Welcome to the first blog post, in a 3 part series, about the little knacks that you could implement to boost your Magento’s performance.
Web performance is key when managing an e-commerce website. Indeed, as you may already know, the speed of an online store is crucial for conversion, and thus profitability. Customers are less and less prone to wait for a page to load, when purchasing online. Conversely, users are very likely to make an impulse buy if your website is fast, since speed improves user experience.
But it’s not just because of conversion that web performance should be a main focus point of yours. There is also the little matter of SEO that has to be taken into account. Indeed, Google takes into account your website’s speed to build its index: the fastest your website is, the more likely you will be to find your website at the top of the search results, and thus, attract new visitors.
However, if Magento remains the leading e-commerce solution on the market, it has a reputation of being quite slow (well… Not as slow as PrestaShop, WooCommerce, and Open Cart, but still… :P), thus making it essential to optimize said Magento-run websites.
So, let’s quickly review together today this list of server optimizations for a Magento-based e-commerce website!
- Get a dedicated server, and allocate enough resources to it.
- Check that you have an architecture adapted to your needs.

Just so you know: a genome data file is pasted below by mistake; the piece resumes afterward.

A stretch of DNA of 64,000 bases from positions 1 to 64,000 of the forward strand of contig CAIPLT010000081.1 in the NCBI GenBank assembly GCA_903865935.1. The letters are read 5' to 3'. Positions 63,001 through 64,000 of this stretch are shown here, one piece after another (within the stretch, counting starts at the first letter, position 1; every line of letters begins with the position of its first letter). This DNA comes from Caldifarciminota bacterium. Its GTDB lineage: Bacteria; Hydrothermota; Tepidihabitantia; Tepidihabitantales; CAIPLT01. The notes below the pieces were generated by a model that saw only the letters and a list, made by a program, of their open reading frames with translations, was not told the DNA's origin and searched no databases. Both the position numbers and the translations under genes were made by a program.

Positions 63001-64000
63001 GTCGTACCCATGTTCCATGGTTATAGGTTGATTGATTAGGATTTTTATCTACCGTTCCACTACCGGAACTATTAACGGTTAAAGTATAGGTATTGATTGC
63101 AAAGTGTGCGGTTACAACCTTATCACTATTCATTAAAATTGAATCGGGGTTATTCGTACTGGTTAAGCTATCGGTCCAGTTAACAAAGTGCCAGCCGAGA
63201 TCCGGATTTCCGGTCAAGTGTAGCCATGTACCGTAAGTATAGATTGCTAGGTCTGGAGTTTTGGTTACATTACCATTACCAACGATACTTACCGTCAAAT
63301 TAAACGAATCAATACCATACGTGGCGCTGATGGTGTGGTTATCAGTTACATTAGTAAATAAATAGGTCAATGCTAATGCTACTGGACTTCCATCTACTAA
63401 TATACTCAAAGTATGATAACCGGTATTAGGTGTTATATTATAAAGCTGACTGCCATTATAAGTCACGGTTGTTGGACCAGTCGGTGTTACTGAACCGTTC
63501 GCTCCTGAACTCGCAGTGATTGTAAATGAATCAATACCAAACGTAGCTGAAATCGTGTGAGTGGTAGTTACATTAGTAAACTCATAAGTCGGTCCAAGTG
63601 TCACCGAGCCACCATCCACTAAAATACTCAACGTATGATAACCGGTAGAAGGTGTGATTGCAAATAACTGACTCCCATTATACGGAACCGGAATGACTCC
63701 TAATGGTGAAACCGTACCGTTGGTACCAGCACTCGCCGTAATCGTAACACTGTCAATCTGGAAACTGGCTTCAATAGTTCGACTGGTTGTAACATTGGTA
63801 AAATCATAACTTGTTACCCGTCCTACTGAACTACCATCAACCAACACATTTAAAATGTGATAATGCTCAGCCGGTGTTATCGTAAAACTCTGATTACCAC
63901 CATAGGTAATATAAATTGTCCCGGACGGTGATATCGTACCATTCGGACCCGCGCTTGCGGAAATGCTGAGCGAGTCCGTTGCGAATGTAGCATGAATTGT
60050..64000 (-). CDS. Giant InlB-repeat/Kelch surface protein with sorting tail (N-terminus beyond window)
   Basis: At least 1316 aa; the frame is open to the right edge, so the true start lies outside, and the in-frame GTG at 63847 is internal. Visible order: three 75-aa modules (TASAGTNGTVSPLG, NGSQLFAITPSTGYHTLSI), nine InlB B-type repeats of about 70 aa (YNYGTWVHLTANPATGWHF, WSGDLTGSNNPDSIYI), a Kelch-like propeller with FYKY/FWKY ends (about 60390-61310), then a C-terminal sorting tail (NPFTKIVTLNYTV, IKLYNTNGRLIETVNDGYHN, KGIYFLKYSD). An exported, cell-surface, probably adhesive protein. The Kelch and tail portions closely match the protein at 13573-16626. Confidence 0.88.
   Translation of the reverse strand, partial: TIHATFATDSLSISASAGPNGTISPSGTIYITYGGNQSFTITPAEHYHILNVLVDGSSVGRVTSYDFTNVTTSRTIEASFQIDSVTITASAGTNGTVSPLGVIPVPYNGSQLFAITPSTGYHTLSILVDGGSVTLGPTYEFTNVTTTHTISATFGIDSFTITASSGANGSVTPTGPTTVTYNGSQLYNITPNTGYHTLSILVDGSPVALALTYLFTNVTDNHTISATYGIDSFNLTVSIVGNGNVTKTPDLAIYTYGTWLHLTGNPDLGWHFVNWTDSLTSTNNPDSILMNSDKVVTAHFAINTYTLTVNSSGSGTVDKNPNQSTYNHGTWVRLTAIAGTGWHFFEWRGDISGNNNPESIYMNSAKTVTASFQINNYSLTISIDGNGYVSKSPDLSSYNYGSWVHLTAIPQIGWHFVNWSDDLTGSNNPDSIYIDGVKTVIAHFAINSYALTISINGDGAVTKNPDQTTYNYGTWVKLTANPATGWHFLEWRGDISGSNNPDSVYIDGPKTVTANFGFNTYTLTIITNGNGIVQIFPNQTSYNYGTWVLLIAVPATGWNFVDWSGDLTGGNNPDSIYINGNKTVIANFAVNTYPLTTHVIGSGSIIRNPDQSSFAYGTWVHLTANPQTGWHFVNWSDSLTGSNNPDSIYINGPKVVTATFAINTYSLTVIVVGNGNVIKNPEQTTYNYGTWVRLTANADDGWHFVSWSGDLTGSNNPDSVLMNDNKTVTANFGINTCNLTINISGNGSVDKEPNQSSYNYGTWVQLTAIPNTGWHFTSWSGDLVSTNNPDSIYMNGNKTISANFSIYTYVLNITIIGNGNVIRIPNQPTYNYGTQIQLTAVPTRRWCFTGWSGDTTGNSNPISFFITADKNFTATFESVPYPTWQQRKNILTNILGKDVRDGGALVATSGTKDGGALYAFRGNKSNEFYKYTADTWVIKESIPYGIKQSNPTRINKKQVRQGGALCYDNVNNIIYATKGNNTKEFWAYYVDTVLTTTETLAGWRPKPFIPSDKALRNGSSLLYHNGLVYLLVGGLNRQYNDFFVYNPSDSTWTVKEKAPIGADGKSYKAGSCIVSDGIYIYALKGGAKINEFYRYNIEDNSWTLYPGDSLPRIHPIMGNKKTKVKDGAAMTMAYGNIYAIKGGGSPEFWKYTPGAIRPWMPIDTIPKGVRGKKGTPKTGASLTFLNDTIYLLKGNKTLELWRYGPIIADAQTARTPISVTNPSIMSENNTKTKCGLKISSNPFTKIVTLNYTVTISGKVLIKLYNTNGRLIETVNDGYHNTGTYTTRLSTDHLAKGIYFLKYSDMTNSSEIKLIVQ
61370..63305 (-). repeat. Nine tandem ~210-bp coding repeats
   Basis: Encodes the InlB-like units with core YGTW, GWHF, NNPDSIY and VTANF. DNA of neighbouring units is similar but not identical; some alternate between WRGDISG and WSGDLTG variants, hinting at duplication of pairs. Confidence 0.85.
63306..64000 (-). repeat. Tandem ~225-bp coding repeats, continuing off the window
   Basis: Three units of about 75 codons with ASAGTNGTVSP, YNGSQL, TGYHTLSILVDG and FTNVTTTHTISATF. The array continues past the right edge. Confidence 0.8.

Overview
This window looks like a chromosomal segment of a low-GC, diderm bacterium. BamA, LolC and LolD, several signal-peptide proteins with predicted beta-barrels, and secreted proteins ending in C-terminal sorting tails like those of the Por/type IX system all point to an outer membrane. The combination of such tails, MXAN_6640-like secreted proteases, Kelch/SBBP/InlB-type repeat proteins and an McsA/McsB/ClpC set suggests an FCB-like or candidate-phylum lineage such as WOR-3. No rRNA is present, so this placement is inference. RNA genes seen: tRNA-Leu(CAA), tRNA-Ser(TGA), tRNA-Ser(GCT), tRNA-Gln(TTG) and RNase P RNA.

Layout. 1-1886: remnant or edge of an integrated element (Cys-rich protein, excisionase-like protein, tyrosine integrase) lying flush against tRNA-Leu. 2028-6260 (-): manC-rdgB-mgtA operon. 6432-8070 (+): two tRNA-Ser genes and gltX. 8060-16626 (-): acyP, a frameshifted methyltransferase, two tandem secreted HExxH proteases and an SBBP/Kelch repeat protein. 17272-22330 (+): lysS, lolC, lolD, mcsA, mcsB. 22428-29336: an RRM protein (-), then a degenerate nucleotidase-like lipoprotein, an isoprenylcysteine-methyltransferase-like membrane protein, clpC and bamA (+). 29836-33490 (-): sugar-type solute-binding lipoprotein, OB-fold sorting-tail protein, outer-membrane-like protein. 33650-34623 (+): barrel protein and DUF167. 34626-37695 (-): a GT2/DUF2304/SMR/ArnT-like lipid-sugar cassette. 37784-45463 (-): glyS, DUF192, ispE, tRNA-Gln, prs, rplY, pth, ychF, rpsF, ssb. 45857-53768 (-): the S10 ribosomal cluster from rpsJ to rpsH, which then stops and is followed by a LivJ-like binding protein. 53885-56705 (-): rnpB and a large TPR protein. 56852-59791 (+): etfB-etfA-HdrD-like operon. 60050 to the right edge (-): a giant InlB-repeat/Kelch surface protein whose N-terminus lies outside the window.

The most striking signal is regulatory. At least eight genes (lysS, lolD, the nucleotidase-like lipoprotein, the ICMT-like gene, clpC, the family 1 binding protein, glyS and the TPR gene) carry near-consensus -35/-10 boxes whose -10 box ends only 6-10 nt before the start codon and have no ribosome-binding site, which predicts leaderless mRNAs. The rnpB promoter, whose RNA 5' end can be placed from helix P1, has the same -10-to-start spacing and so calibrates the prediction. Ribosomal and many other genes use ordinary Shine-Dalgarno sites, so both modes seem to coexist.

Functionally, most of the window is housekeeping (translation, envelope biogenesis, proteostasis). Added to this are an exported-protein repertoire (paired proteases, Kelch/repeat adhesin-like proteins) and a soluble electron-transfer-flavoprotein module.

- Disable or lower logs servers (it can impact Disk I/O).
- Reduce the physical distance between your customers and your website by: Bringing servers closer to your customers (kind of like the little surprise that QUANTA is preparing in Asia… 😉 ), and Using a CDN.
- Use a reverse proxy to avoid using PHP-capable workers to handle slow clients, serve static files, …etc.
- Use PHP-FPM: It does an awesome job as a PHP worker pool and it’s the best way to have an efficient Opcache.
- Use KeepAlive directives to manage several sessions on competition on a single TCP connection.
- Activate Gzip compression.
- Update your applications (e.g Nginx, MySQL) on a regular basis.
- Optimize MySQL performance.
- Install APC to speed up your code execution time.
- Disable the Apache/Nginx modules you don’t need.
- Uninstall debugging libraries (e.g xdebug, zend debugger).
- Use SSD hard drives.
Remember that depending on your architecture, your hosting and/or your server, these solutions could bring disappointing results. That is why a monitoring tool could help you to prioritize the best-suited optimizations for you.
But if everything goes according to plan, applying these principles will let you experience a significant improvement in page loading times.
This list, of course, is not exhaustive. But it’s a start 😉 Feel free to contact us if you have any other performance-related tips to share with us!